self-care

Dear freshmen: College is overwhelming. It’s okay to take time to adjust

It’s normal to feel overwhelmed. Use this year to learn to adjust to change.

| Senior Forum Editor

‘It’s important for people to be proactive about staying connected to people in their life’: Students struggle to cope with isolation and depression during the winter of COVID-19

With progressively inclement weather and new mutations of COVID-19, opportunities for Washington University students to safely socialize are becoming increasingly limited.

| Staff Reporter

Staff Editorial: As spring begins, enter with empathy

That’s why we ask that the Washington University community starts this spring with an important goal in mind—to remain empathetic.

Hindsight is 20/20: Don’t procrastinate on your social life

You’ll have your memories, and you’ll have some good ones, but maybe you’ll wish you had more.

| Managing Editor

Staff Editorial: Finals are around the corner, here’s how to get prepared

To combat some of the unwanted feelings that accompany finals near the holidays, the Student Life Editorial Board members share their tips and ideas on how to get through this finals season.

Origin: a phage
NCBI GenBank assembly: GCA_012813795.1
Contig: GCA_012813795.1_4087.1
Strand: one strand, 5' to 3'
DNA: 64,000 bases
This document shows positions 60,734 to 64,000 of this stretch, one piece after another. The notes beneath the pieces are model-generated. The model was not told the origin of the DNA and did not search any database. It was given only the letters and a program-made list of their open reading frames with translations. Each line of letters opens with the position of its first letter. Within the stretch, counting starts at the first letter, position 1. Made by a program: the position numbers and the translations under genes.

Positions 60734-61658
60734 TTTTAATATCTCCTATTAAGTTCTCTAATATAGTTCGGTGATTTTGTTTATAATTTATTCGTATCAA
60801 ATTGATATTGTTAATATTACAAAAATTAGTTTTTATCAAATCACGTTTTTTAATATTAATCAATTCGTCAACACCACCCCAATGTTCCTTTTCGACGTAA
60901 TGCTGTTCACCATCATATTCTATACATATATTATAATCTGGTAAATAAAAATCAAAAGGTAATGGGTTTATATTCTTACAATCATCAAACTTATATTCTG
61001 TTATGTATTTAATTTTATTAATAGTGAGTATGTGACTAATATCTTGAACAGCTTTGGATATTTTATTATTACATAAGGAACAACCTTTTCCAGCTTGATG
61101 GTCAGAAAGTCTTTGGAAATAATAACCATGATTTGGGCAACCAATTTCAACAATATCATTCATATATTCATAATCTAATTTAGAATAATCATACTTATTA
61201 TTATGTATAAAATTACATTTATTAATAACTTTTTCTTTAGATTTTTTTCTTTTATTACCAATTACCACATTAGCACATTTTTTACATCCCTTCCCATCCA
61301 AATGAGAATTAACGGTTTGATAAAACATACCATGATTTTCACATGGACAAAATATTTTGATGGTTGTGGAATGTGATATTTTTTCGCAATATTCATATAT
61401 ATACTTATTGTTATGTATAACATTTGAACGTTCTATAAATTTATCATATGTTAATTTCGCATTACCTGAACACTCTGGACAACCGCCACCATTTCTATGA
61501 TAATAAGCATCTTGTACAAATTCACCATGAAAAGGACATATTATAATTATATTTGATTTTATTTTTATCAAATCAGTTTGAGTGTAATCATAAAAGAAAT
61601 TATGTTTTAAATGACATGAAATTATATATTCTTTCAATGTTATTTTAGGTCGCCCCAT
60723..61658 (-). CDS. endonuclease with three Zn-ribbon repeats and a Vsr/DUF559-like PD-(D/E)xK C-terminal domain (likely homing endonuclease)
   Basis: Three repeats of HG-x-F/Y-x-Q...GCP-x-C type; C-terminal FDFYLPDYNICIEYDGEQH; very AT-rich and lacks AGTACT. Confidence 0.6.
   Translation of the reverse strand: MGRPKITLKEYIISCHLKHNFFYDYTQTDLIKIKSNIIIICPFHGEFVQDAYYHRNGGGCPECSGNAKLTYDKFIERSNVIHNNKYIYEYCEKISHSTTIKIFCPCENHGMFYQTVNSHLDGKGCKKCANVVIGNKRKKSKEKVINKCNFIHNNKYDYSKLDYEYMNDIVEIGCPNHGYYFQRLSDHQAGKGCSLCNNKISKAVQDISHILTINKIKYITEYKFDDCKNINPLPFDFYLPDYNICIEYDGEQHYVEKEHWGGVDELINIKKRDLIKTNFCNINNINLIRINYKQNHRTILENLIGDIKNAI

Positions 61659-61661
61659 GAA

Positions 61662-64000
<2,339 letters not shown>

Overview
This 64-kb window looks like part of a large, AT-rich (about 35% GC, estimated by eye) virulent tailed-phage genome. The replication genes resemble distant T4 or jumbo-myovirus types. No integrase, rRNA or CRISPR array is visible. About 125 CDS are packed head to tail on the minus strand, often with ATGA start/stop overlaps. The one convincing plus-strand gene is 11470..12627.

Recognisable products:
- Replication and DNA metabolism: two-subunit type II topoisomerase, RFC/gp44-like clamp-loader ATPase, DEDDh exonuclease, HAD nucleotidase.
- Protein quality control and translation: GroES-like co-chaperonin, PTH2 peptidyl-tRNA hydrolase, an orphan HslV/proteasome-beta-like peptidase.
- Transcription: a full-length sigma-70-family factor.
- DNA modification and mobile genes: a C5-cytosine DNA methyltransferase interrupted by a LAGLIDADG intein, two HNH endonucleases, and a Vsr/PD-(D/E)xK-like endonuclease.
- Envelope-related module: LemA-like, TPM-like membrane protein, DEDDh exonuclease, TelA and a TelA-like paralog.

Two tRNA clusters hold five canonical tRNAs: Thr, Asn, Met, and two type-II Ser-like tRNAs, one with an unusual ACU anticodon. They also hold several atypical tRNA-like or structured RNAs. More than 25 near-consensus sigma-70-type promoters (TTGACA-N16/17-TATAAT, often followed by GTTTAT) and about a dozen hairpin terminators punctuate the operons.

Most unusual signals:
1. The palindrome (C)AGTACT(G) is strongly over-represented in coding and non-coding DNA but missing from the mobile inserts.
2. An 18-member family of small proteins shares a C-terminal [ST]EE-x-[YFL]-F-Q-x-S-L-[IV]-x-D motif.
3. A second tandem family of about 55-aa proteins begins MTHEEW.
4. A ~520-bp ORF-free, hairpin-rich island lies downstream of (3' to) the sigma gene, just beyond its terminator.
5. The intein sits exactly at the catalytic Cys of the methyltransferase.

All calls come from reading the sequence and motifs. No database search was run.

Staff Editorial: Ways to find brightness in the midterm gloom

The members of the Student Life Editorial Board share their methods on how to de-stress safely during this fall.

You don’t have to write a novel, just take care of yourself

“Time after time, I see people pushing the idea that if you’re not spending your time at home taking on some new project, you’re wasting it.”

| Senior Editor

On introversion: Why I haven’t left my home in 12 days

“When does distancing become seclusion, and how can we walk the line between vitally important distance and unhealthy isolation?”

Jamila Dawkins | Contributing Writer

Consider a gap year: You have time to spare

Taking a year off to let yourself breathe and to spend time on yourself can allow you to come back with a freshened enthusiasm for education.

| Managing Editor

Your February wake-up call

The key to a successful project of self-improvement is mindset. Do not frame your resolution in terms of absolute success or failure.

Thomas Humphrey | Staff Writer

Sign up for the email edition

Stay up to date with everything happening as Washington University returns to campus.

Subscribe